Insiders: State secrets bill meant to suppress Fukushima news — Japan public stunned, citizens could face years in prison — Man has mouth “stuffed with cloth” after voicing opposition — Toxic leaks into ocean seem unstoppable, must plug the information instead
Panel: Govt. should propose nuclear waste sites
A panel of experts says the Japanese government should play a more active role in selecting sites for disposing of nuclear waste.
The panel offered a set of proposals on nuclear waste disposal at an industry ministry meeting on Thursday. Highly radioactive waste is left from nuclear plant operation.
The government plans to store the waste deep underground. It has been asking local authorities to offer candidate sites since 2002. But no municipality has applied.
The panel says preparing underground disposal sites is the most promising option for now.
But it adds that the government has failed to secure public confidence that the underground sites are safe.
Fukushima school to close due to lack of students
A private senior high school in Fukushima Prefecture will formally close down at the end of March due to a lack of students in the wake of the 2011 nuclear accident.
Shoei High School in Minamisoma City will be the first of the prefecture’s schools to close since the accident.
The high school is less than 30 kilometers from the damaged Fukushima Daiichi power plant, and was included in the evacuation zone. All of its 100 students had to transfer to other schools after the accident. The school has been shuttered since then.
TEPCO to build advanced coal plants in Fukushima
Tokyo Electric Power Company will build 2 advanced coal-fired power plants in Fukushima. The utility says it wants to contribute to the prefecture’s recovery from the nuclear disaster.
TEPCO’s Fukushima headquarters chief announced the project on Friday. Yoshiyuki Ishizaki said the coal-fired power generation systems will be built on the compounds of 2 existing power plants in Iwaki City and Hirono Town.
Ishizaki said the planned facilities will use both gas and heat from coal to achieve the world’s highest level of power-generating efficiency.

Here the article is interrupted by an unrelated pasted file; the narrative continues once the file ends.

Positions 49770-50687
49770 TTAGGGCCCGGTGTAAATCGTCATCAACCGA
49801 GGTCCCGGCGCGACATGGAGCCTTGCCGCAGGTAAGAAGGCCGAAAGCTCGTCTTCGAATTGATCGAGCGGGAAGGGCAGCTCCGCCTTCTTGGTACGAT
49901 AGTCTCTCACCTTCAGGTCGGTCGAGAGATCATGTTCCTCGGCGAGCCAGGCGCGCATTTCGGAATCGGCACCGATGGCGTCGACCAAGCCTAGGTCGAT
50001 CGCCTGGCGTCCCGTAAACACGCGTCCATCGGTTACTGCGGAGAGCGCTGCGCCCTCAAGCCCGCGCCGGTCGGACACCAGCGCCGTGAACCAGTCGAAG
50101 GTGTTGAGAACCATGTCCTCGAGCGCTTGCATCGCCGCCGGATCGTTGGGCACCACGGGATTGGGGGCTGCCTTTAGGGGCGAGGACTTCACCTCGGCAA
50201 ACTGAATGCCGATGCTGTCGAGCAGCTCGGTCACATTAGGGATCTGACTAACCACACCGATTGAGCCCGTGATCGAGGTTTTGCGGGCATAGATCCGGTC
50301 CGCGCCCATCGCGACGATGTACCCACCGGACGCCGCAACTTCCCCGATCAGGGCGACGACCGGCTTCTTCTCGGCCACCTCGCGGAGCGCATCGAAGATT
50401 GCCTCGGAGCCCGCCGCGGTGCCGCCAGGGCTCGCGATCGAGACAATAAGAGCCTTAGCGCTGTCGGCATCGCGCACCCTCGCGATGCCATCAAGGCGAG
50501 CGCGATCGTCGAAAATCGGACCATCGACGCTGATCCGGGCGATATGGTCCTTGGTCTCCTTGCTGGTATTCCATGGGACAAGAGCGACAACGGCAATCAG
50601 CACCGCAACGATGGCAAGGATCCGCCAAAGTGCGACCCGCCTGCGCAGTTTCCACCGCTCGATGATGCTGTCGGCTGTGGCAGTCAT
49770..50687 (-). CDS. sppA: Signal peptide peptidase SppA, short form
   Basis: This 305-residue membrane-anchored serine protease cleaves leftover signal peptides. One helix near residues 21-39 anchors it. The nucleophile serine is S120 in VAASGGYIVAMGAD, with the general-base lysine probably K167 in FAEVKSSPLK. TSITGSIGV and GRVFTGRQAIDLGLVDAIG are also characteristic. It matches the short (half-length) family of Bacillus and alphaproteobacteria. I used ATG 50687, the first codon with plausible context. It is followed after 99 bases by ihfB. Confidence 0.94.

Each facility will have a capacity of 500 megawatts and will be operational by the early 2020s.
TEPCO says the project will create up to 2,000 construction jobs per day, and its total economic benefit to the region will amount to 1.5 billion dollars.
Ishizaki said Japan has the top-of-the-line coal gasification technology. He added TEPCO will make sure the investment won’t affect nuclear compensation payments or delay the decommissioning of its Fukushima Daiichi nuclear plant.
Taiwan Considers its Energy Future:
Public opinion in Taiwan is divided over the operation of a 4th nuclear power plant that is currently being built. Construction started in 1999 but has been delayed by building problems and disagreement between political parties. After the catastrophe at Japan’s Fukushima Daiichi Nuclear Power Plant, opposition to nuclear power in Taiwan increased.
Seismologist: Coastline beneath Fukushima nuclear plant could crack open during quake — Japan sits with possibility of having it ripped open (AUDIO)
Yale Professor: Ongoing Fukushima fallout on West Coast is scary, but not alarming — I don’t think it’s safe to eat Pacific seafood (AUDIO)
Fox News: Radioactive wave from Fukushima nears US… Is it safe? Expert: Risk of cancers or genetic effects ‘not zero’ for people on West Coast; Ongoing leaks increase the odds
Hidden gov’t forecast shows Fukushima contamination spread throughout Northern Pacific Ocean in 5 years (VIDEO)
AFP: Scientist warns of new flood of radioactive particles around Fukushima — Those who escaped initial fallout could now be exposed — People in coastal areas at particular risk
Typhoons spreading Fukushima fallout
Japan Reacts to Fukushima Crisis By Banning Journalism
Japan – Like the U.S. – Turns to Censorship